Microsoft announced a new price point for Microsoft Dynamics CRM Online 2011 at Convergence 2010 Europe, which kicked off Thursday in London. When it is generally released at the beginning of next year, it will be available for US$34 per user, per month, for the first 12 months of service.
That price seriously undercuts the competition, according to Brad Wilson, general manager of Microsoft Dynamics CRM.
The pricing strategy complements an incentive announced this summer, which offers partners a 40 percent margin on the value of new subscriptions for Microsoft Dynamics CRM Online.
Between the pricing and the incentives for partners, which are an integral part of Microsoft Dynamic CRM’s distribution channel — not to mention the functionality in the retooled version of the application — the company expects to drive a deep stake in the global market, Wilson told CRM Buyer.
The forthcoming release, which was made available in beta last month for both cloud-based and on-premises deployments worldwide, delivers significant upgrades in functionality, Wilson said.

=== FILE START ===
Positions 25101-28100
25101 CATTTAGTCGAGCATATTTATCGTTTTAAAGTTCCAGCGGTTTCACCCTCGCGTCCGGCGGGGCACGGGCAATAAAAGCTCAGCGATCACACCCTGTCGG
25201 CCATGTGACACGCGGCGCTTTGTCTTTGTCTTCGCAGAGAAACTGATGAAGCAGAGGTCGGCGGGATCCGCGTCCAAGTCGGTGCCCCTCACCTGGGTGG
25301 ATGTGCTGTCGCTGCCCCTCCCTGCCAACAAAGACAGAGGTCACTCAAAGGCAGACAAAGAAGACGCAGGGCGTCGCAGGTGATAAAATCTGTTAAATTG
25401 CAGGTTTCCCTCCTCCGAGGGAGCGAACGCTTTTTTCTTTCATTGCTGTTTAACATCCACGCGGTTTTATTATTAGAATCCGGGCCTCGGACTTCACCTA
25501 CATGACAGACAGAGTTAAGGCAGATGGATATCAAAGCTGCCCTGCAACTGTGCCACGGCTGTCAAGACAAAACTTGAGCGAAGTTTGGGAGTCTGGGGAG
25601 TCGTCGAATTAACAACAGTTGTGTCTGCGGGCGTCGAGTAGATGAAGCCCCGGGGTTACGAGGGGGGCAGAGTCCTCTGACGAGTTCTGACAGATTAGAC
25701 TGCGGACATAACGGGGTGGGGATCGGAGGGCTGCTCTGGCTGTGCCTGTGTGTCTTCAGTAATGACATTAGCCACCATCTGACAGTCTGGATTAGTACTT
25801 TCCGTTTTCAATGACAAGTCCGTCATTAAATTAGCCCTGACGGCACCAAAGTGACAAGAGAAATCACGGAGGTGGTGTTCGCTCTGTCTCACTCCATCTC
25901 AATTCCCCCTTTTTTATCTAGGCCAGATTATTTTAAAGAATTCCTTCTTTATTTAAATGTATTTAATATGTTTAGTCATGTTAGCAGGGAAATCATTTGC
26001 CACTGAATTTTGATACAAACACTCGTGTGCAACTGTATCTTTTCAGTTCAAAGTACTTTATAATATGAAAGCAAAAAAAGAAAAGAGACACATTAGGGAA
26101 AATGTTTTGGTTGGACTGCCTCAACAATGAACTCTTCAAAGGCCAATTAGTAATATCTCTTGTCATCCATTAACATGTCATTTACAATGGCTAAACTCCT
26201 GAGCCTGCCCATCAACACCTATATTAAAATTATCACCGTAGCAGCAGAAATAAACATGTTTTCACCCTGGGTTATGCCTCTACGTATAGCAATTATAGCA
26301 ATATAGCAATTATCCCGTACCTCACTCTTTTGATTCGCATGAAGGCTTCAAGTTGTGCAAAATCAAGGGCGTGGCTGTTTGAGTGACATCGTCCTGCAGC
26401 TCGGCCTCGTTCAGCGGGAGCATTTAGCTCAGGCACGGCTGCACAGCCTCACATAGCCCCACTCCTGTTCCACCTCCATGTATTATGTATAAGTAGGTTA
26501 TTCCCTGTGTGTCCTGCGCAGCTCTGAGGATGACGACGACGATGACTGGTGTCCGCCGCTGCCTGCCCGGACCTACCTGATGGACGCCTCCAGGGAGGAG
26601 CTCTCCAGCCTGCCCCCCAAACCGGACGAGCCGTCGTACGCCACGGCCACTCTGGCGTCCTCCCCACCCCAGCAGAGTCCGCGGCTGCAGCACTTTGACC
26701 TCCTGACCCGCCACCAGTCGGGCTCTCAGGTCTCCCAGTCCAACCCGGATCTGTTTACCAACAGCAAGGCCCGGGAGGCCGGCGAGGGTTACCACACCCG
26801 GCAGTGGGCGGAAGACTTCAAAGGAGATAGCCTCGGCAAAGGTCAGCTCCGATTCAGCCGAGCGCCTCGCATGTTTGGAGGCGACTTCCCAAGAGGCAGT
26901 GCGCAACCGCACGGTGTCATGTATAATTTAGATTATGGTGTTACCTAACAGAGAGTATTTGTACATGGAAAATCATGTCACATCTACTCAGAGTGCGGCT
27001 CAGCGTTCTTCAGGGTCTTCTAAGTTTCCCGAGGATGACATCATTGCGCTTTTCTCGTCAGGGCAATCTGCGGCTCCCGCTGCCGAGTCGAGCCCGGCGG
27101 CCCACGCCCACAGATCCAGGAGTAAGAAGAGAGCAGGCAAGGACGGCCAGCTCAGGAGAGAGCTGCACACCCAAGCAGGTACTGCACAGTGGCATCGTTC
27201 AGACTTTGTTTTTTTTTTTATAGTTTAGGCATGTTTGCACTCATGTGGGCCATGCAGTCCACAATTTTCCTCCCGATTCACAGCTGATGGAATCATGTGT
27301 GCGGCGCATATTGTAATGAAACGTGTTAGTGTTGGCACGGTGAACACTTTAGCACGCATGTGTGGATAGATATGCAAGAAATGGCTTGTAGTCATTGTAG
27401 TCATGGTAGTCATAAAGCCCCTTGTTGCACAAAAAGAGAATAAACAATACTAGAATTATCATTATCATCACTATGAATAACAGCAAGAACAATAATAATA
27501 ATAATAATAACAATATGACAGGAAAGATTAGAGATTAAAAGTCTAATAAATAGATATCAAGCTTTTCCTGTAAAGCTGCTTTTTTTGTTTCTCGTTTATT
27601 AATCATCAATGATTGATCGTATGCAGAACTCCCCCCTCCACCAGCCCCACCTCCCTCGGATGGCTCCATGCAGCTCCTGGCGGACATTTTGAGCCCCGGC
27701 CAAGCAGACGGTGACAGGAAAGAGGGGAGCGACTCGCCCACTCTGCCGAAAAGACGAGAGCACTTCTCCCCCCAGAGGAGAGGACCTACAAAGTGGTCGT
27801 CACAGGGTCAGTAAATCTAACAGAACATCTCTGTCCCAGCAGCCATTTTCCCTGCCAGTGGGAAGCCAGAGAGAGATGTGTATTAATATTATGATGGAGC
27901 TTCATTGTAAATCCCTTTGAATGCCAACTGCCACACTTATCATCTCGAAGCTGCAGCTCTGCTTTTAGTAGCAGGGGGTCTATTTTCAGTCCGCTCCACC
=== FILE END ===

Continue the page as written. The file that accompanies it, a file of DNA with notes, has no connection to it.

“With this release, we are opening our data centers to support the custom code our customers and partners put up,” he noted. Up to this point, Microsoft supported point-and-click configuration in the cloud, but not .Net code customization.
Another enhancement is the addition of contextual business intelligence. Users can drill through various visualizations to find the precise data and scenarios they are looking for, Wilson said.
This release also marks the expansion of Microsoft Dynamics CRM Online into 40 markets and 41 languages worldwide.
Combining lower pricing with bolstered functionality is a compelling strategy, said Rebecca Wettemann, vice president of Nucleus Research.
“They are definitely driving a penetration pricing strategy that is significantly lower than most of their competitors,” she told CRM Buyer. “Low pricing coupled with tight integration with Office and Outlook are clearly helping Microsoft to gain ground in this marketplace.”
The price point may bring about a shift in the larger market as well — if not with prices, then with new services, continued Wettemann. “Competitors will have to compete on providing additional value to users on an ongoing basis to justify higher subscription fees.”
The same is true for Microsoft, though, she noted. “Like everyone else, it will have to deliver incremental value every time the subscription runs out, so customers aren’t just attracted to a lower-cost option.”